04/01/2008 11:00PM

Another chance to salute


ARCADIA, Calif. - There have been Santa Anita Derby winners named for a movie character (Skywalker), a baseball coach (Larry the Legend), a western gunfighter (Jim French), and a racing pamphleteer (Indian Charlie) who, by his own admission, tries not to let the truth get in the way of a good story.

Santa Anita Derby winner Brocco was Cubby Broccoli, the original producer of the James Bond films. Ruken was J. Rukin Jelks, close friend of breeder and owner Lou Rowan. Buddy Gil was Tom Gilmer, a real estate broker, and Brother Derek was Derek Tillotson, a young Mormon missionary. Then there was last year's winner, Tiago, the son of the legendary Brazilian musician Sergio Mendes.

Now comes Colonel John, who will attempt to add his name to the list on Saturday, when he heads the field for the 71st running of the Santa Anita Derby.

The real Colonel John is Lt. Col. John Geider, who spent a year in Iraq not long ago as acting operations officer for the Gulf Region Division of the U.S. Army Corps of Engineers. There was no shortage of work, some of it performed under fire.

Geider is a close friend of Bill and Susan Casner, whose WinStar Farm colors will be carried on Saturday by Colonel John in hopes that a good effort will keep the ball rolling all the way to Churchill Downs for the Kentucky Derby.

Colonel John, who is 3 for 5, was bred by Susan Casner from a mare she picked out of a sale, then matched with Tiznow, the WinStar stallion who not only won back-to-back Breeders' Cup Classics, but a Santa Anita Handicap as well. Of course, the Santa Anita main track of 2001 bears no resemblance to the synthetic surface over which the Derby will be run on Saturday. And as far as Bill Casner is concerned, that is a major reason Colonel John has been able to get this far this fast for trainer Eoin Harty.

"He has never missed a day of training," Casner said Wednesday, from his home near Dallas, before heading West. "He has never had a filled ankle. He has never had a hot knee. Through this whole process, he has never missed a work. I think he is the poster child for what synthetic surfaces can do for a horse."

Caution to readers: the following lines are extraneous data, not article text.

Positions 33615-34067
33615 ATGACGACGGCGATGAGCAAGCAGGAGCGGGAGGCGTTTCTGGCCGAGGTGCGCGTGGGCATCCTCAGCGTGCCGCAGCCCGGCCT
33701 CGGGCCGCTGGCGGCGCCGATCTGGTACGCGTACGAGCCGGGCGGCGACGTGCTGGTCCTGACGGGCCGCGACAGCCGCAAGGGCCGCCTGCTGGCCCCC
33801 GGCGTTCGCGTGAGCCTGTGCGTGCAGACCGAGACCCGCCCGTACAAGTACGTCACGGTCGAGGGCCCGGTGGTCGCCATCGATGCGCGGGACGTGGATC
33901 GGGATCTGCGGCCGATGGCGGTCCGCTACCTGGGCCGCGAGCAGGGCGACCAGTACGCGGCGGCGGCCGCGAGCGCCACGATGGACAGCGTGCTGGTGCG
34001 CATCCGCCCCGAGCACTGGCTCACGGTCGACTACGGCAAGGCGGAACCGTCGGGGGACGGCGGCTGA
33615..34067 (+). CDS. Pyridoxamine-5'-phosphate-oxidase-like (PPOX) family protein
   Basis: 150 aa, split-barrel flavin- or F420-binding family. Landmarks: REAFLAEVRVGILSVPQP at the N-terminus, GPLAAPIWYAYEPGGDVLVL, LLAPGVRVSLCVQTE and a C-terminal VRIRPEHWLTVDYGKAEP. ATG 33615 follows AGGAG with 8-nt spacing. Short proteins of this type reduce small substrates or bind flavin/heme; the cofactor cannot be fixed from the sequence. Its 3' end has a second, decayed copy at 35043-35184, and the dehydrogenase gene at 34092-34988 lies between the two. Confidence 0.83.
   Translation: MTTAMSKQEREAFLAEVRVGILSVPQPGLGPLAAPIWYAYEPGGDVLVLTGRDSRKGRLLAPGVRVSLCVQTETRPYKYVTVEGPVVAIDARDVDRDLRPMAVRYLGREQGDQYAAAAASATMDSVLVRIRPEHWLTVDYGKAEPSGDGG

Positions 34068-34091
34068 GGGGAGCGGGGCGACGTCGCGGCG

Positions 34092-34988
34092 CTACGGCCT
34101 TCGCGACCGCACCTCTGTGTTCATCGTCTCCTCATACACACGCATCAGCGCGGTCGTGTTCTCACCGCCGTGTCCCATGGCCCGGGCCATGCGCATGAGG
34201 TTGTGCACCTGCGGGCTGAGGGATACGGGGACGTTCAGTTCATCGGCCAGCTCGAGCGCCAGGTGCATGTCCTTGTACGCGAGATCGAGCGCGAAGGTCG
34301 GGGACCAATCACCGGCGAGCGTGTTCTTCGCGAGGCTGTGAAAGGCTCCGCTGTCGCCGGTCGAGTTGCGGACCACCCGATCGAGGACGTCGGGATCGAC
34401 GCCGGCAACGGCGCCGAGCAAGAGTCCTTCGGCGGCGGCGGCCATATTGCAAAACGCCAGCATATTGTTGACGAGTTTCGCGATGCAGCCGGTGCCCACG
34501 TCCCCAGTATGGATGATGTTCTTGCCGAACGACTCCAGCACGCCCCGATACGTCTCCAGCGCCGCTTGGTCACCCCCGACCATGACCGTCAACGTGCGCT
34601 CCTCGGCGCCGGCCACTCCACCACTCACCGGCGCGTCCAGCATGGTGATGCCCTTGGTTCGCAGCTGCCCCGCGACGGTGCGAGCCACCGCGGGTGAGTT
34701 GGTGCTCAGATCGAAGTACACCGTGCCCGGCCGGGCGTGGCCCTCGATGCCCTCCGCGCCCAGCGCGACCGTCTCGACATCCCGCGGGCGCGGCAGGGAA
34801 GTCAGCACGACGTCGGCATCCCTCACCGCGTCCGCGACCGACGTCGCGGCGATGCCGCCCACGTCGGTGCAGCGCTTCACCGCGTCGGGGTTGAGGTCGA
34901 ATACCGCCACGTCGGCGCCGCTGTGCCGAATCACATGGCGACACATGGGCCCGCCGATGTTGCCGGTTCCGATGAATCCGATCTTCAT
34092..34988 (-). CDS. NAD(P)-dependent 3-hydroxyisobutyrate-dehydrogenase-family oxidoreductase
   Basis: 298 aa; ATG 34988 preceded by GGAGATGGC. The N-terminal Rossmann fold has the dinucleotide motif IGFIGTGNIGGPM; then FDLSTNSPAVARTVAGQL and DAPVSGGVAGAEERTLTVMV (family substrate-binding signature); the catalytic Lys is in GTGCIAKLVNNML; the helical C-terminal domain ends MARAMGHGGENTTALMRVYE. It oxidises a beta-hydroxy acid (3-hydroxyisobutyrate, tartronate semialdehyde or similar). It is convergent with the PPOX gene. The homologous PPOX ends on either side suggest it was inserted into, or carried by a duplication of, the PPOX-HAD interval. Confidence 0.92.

Casner is a true believer in the new technology, even though Colonel John and the rest of the Santa Anita horse population had to work around serious interruptions in training and racing during January and early February, when the synthetic Cushion Track failed to handle rain properly.

"Santa Anita was a victim of a poor installation, a poor contractor," said Casner, who was the founder of B&R Equipment, a north Texas company specializing in large earth-moving machinery. "The sand they used had about a 28 percent silt content that clogged up the base. But when you look at the surface they have now as far as its ability to absorb shock and prevent injury, it's done its job.

"One of the biggest problems we experience as owners is the absolutely horrendous attrition rate of our young horses," Casner went on. "On a national average, I think about 60 percent of all foals get to the races, and that may be closer to 55 percent. That's a devastating number, financially and emotionally.

"If we had the luxury, we probably wouldn't race these horses until they were 4 or 5 years old," Casner added. "The soft bones of younger horses are subjected to incredible strains. Speed has been the emphasis in breeding, and that produces a lighter limb with a smaller foot, which means the stresses are concentrated in smaller areas."

As one of Kentucky's top commercial farms, WinStar has a lot riding on sons of Tiznow. Tiznow himself fell victim to a hind leg injury at 2 that prevented him from making his first start until late April of his 3-year-old season in 2000, when the Triple Crown had all but passed him by. Colonel John has dramatically outperformed his sire to this point, but the climb gets steep from here. Tiznow was able to come on strong through the rest of 2000 for trainer Jay Robbins to win four major stakes and be named Horse of the Year.

"The Tiznows tend to be big, growthy horses, and they're hard on themselves," Casner noted. "But the numbers are bearing it out. More of them are staying sound and getting to the races on these synthetic surfaces, and we make our decisions accordingly on where to send our young horses."

Chances are, the easygoing Colonel John will sleep through most of Saturday before he is roused to run in the Santa Anita Derby later that afternoon. When he came over for the Sham Stakes, which he won on March 1 after a 68-day break, one of his handlers noticed sleep creases from a long and satisfying nap.

"That's him," Casner said. "He doesn't get too nervous, even under pressure situations."

Just like a guy who builds roads and bridges in a combat zone?

"You always have to be careful when you name a horse for someone," Casner said. "And you hate to waste a good name on a horse that does not perform to your hopes. So far, that hasn't been the case for Colonel John."